The steel industry is responsible for around 7 percent of global CO2 emissions. Therefore, the sector’s decarbonisation will play a key role in achieving the EU climate goals for 2050. Scrap steel can make an important contribution. Increasing the use of scrap to minimise pig iron (hot metal) usage and reducing iron ore in coal-fired blast furnaces to reduce CO2 emissions is a method to achieve more sustainable and competitive production. Furthermore, retaining alloying elements in scrap steel will valorise scrap. The EU-funded HIYIELD project will maximise scrap quality by improving technologies for the removal of impurities and optimising use of alloying elements. The approach includes improved scrap identification and classification with tracking in the circular economy.
The project involves researchers from academia and industrial companies in Sweden, Germany, Austria, Italy and Greece.
Climate, Energy and Mobility
The mission of RefMap is to develop a digital service aimed at quantifying the environmental footprints of air mobility for airliners and unmanned aircraft systems (UAS) at a ""multi-scale"" level, where single-trajectories (micro) and the flow traffic of multiple vehicles (macro) are optimised to minimise their environmental impact in a wide range of communities. RefMap investigates how the aviation business models will be affected by the availability of environmental data for each type and route of air vehicle, as this will enable stricter evidence-based Green policy making in the sector. This will be achieved via the development of the RefMap analytics platform processing environmental and weather data such as wind, noise, CO2 and non-CO2 emissions for both U-space and ATM.
SHARP-sCO2 addresses key technological challenges to enable the development of a new generation of highly efficient and flexible CSP plants. Keeping on working with CSP-sCO2 power cycles and investigating how to exploit air as operating fluid, SHARP-sCO2 will develop and validate novel enabling technologies in EU top level labs. SHARP-sCO2 will attain high temperatures and cycle efficiency, while guaranteeing reliable and flexible operation. Introducing a smart hybridization with PV by means of an innovative electric heaters, SHARP-sCO2 will maximize sCO2 operation and remuneration, exploiting PV affordability while counting on the unique energy storage capabilities of CSP.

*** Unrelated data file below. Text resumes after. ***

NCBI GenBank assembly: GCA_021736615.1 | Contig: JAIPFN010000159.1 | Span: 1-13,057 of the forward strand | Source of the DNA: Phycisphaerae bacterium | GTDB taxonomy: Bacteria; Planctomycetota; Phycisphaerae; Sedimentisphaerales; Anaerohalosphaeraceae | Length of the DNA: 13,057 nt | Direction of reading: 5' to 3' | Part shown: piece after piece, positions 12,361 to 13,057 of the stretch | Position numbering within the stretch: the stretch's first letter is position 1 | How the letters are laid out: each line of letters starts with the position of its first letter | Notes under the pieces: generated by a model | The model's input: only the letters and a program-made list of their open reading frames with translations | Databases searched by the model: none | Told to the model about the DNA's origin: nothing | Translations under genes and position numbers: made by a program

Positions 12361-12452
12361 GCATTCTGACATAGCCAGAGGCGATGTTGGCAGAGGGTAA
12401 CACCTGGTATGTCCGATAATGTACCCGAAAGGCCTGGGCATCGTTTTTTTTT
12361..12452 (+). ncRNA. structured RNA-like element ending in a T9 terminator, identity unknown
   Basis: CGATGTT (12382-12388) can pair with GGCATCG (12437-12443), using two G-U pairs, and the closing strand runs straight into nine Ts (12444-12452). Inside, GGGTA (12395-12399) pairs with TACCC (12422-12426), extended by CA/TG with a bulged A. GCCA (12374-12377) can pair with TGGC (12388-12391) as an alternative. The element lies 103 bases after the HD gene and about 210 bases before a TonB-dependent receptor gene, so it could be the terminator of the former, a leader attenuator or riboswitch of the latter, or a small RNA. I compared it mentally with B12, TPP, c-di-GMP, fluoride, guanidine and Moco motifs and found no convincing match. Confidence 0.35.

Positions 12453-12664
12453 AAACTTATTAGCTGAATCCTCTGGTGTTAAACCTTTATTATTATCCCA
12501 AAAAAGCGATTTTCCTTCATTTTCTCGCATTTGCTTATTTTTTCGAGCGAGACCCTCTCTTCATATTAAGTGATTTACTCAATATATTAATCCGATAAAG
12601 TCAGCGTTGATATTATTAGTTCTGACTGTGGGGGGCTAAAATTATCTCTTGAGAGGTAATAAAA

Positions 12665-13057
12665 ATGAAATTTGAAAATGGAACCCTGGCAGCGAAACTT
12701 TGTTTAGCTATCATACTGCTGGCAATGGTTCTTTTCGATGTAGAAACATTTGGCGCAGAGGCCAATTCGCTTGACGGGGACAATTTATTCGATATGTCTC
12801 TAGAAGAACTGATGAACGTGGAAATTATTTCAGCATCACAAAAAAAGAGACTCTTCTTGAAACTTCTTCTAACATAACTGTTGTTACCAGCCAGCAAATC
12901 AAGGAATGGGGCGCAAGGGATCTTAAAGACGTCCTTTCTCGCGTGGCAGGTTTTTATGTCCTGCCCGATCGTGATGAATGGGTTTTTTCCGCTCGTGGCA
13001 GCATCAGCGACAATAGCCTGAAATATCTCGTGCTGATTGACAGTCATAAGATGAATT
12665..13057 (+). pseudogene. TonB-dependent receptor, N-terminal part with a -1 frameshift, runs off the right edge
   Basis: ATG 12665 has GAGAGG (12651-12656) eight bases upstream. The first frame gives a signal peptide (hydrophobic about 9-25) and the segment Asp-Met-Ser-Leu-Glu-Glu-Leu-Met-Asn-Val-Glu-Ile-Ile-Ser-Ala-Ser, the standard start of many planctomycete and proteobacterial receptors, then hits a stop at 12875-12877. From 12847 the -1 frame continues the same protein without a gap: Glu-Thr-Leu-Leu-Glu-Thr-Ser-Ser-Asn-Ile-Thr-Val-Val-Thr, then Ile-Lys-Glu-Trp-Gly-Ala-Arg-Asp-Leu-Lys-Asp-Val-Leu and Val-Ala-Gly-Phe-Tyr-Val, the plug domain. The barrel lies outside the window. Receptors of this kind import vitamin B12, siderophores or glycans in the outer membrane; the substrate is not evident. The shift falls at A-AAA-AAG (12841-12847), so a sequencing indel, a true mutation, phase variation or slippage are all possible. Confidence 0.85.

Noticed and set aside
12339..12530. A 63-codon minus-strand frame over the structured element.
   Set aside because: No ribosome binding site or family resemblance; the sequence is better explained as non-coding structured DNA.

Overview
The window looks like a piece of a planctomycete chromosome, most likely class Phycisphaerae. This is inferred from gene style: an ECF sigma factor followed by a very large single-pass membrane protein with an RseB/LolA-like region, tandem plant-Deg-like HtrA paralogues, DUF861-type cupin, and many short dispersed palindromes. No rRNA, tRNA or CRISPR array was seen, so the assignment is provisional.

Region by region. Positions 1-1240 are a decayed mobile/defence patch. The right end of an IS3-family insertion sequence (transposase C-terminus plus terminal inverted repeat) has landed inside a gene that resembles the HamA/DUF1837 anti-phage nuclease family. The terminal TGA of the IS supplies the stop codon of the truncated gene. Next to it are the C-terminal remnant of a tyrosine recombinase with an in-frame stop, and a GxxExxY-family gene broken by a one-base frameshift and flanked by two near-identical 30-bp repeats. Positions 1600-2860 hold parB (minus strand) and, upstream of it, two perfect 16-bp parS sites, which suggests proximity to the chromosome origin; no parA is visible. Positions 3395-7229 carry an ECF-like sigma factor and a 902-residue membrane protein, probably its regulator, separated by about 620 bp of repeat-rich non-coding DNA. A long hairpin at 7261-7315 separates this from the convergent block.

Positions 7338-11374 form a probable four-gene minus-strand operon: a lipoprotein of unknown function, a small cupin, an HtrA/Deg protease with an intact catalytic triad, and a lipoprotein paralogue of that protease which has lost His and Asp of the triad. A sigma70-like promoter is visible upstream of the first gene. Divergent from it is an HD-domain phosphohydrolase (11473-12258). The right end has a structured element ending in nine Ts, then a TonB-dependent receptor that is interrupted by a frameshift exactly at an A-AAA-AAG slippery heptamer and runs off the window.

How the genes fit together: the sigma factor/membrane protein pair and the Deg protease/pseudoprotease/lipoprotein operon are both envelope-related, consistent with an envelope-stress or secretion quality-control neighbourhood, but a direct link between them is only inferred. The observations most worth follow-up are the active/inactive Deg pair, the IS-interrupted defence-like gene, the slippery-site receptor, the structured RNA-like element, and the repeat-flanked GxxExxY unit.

In addition to CO2, anthropogenic emissions are also made up of non-CO2 greenhouse gases, which are just as harmful to the climate and no less difficult to tackle. Mitigating these gases can significantly accelerate the transition towards a net-zero greenhouse gas EU economy by 2050 and achieve sustainable negative emissions thereafter. The EU-funded REPAIR project will develop two breakthrough technologies to remove non-CO2 gases like methane and nitrous oxide from the atmosphere. One will capture and convert. The other involves direct catalytic conversion. Both solutions will be evaluated in terms of impact in the agricultural and farming sector. A successful outcome will help the EU achieve climate neutrality and create socio-economic impact.
Food, Bioeconomy, Natural Resources, Agriculture and Environment
Algae biomass is a treasure in the water, while capturing CO2 vast amounts of biomass are generated. However, this treasure is not being used to the fullest. The EU-funded CIRCALGAE project aims to develop a ground-breaking exploitation system where the algae industrial waste streams will be further valorised, in a more sustainable and circular approach. Through a set of simple, water-based technologies, the project focuses on introducing an integrated biorefinery concept and delivering novel macro- and microalgae ingredients to the food, feed and cosmetic sector. Bringing together a team of key algae cross-sectoral actors, CIRCALGAE aspires to revolutionise the blue bioeconomy and scale up the sustainable use of living aquatic resources.
Nuclear Science (EURATOM)
Public awareness to environmental risk is key for building resilient societies. ArtEmis will develop a smart sensor system, monitoring radon, temperature, acidity and other observables in groundwater in real time. The ground-breaking sensor design will assure affordability, resilience and low power consumption optimizing life cycle management. The project aims to produce 100-200 sensors, that will be deployed in sensitive sites in collaboration with municipalities. Changes in radon concentration have the potential to serve as precursor for earthquakes and volcano eruptions. To advance our knowledge in this field we propose the development of a cheap sensor system, that can be employed on a large scale in earthquake prone areas of Europe.